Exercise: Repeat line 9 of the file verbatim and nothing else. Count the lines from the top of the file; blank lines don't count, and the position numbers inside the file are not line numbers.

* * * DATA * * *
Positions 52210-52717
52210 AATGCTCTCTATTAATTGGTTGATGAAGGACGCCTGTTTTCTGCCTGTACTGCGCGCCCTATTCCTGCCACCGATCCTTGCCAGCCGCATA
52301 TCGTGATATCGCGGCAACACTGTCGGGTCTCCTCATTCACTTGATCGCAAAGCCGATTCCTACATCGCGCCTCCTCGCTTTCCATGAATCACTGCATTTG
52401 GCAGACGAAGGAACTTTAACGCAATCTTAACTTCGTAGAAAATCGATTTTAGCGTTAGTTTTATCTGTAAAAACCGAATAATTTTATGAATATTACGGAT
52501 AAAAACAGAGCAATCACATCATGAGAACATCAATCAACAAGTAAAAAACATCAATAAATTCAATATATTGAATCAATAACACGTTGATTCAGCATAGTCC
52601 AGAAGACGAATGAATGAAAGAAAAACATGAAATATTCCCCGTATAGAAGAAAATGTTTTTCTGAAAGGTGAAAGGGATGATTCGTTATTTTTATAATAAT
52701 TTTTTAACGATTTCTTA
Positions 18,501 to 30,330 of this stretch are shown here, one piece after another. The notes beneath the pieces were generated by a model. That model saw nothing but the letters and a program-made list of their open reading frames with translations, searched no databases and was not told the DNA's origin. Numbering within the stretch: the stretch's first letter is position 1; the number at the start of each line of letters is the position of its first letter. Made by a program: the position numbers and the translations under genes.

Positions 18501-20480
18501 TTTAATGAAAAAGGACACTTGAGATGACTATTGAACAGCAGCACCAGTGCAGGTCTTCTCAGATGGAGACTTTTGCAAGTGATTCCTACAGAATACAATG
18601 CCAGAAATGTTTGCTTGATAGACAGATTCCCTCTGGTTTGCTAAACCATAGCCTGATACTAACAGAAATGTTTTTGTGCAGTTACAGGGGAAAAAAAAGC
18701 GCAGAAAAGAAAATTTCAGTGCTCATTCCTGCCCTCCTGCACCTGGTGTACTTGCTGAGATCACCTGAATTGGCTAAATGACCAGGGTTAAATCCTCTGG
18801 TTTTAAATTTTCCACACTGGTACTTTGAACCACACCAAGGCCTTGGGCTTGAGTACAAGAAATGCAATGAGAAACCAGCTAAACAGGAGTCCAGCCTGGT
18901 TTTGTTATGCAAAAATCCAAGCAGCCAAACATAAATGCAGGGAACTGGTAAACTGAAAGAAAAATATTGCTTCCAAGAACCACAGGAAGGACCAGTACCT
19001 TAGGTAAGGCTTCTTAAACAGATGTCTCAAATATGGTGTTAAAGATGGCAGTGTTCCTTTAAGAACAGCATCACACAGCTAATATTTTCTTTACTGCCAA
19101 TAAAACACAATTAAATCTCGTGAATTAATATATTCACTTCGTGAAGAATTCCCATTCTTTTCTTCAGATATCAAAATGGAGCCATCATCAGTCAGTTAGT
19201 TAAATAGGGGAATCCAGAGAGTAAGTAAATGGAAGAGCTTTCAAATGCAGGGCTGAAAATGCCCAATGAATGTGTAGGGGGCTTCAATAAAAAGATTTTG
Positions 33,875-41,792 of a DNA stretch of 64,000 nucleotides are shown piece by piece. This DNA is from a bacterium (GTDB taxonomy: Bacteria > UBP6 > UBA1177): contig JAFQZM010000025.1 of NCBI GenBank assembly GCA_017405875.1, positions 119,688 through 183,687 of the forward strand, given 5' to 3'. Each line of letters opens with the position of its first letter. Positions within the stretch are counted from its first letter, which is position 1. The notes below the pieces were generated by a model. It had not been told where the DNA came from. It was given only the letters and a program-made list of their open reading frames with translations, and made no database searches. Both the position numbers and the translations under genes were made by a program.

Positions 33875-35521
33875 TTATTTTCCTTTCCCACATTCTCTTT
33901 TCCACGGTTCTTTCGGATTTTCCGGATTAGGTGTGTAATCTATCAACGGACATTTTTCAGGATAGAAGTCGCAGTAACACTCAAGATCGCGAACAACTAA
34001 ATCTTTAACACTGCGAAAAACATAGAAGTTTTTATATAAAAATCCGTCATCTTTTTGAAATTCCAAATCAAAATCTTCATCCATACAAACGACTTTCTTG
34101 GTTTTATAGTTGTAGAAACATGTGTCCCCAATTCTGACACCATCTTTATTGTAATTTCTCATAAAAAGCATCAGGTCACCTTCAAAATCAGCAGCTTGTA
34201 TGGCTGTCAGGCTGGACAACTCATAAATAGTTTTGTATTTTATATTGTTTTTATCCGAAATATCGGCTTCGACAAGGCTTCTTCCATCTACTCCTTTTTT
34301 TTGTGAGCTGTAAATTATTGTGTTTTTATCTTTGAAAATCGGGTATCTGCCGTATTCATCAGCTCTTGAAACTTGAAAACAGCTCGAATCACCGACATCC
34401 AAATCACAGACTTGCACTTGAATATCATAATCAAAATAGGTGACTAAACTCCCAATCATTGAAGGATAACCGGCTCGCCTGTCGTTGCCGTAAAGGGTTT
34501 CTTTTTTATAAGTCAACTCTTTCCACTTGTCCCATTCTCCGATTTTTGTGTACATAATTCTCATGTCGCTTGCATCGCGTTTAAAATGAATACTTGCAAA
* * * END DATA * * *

Positions 18501-20480